Still Pushing Employees to the Brink: A bad habit from the Great Recession.
Organizations responded to the Great Recession that started in 2007 with massive job cuts as consumer demand collapsed. The mantra was “do more with less” and the people still employed responded gratefully. Unfortunately for both unemployed folks and their employed friends, organizations of all stripes made the lean workforce a habit rather than a temporary fix. This has led to what Workforce.com came to call “the work-more economy,” coined in 2012 “to capture the way companies were ratcheting up expectations on employees in the wake of the Great Recession.”
Workforce, in a recent article, observes that this bad habit has not been fixed, and employees are starting to wear out. At some point that stressed-out dam of frustration will break, and self-assertive employees will seek and find greener pastures.
In the article, the writers cite research to back up this assertion:
- Towers Watson conducted research last year that found “inadequate staffing” as the top source of workplace stress, as reported by employees.
- A separate Towers Watson study shows that stress is now one of the top reasons high-performing employees leave organizations.
- The Corporate Executive Board Co. found that about 20 percent of employees identified as high-potentials are choosing to drop out of leadership development programs — we suspect because the programs were run with the same relentless grind, or simply added to an already jammed responsibility list.
The article is packed with other statistics that find the same growing threat to corporate tranquility, and while the authors find glimmers of hope in the actions of companies to ease the strain with all the usual tools of engagement (flexible schedules, thank-yous of all shapes and sizes, and the like), sharing the record profits of the last half-decades seems still to be last on the list, in that renewed hiring (the best possible solution) is not yet happening.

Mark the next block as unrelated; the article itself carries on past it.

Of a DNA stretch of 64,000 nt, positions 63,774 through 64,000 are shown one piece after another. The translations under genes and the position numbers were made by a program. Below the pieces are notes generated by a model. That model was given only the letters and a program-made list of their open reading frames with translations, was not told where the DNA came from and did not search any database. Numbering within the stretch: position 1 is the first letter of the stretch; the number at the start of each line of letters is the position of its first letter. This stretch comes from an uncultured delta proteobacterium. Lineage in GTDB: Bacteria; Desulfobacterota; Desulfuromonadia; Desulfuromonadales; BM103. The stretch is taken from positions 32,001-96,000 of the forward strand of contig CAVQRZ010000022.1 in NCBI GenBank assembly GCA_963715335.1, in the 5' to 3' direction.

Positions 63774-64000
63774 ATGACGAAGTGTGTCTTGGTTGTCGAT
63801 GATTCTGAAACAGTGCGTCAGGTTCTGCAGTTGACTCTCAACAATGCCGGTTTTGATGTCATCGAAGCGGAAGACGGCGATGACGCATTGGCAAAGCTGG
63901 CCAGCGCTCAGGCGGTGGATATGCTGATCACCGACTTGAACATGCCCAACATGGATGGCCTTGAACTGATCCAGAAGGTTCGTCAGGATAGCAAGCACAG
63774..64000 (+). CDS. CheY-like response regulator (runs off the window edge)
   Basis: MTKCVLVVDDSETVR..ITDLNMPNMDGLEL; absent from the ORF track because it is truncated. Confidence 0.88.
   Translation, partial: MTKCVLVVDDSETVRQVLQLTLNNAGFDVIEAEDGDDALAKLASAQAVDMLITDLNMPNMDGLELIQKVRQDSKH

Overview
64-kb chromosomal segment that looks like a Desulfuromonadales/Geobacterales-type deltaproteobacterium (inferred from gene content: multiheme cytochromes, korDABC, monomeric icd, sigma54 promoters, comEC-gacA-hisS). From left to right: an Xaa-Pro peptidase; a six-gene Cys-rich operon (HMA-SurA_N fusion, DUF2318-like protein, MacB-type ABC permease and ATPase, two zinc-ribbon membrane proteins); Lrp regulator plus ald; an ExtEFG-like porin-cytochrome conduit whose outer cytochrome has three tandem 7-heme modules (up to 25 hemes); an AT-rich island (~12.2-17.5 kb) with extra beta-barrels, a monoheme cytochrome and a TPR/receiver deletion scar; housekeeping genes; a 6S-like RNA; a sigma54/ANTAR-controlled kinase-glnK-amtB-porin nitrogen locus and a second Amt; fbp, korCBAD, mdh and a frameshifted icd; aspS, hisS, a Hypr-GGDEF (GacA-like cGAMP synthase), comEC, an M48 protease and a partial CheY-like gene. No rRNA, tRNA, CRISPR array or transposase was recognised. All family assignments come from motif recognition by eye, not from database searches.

We kept waiting for the authors to jump in with “but its getting better!” They didn’t, and that points out a significant competitive advantage for those companies willing to invest a bit right now in their future:
- Top talent is ready to move.
- Engagement with these great people is still patchy and inconsistent.
- They are still being asked to do more with less.
- If you want to take a bit of risk, and invest in staffing up a bit faster than your competition, you could end up with all the best “high potential” people!
Worth thinking about? You bet. Adding staff the right way does not simply mean extra cost. It can unlock contribution from employees too stressed to be passionate, by giving them the chance to recharge their creative energy and unlock their full potential to contribute.
Exhausted employees don’t do their best work. This is a loss to the corporation that employs them. Hire back some of the supporting characters to top talent, and watch their creativity and innovative contributions explode!
Are you sub-optimized by unreasonable demands on your time and energy? Would you move to greener pastures if you thought the new place might be adjusting its mindset away from the “work-more economy?” What small improvements by your employer would make you want to stay and see how the next year develops?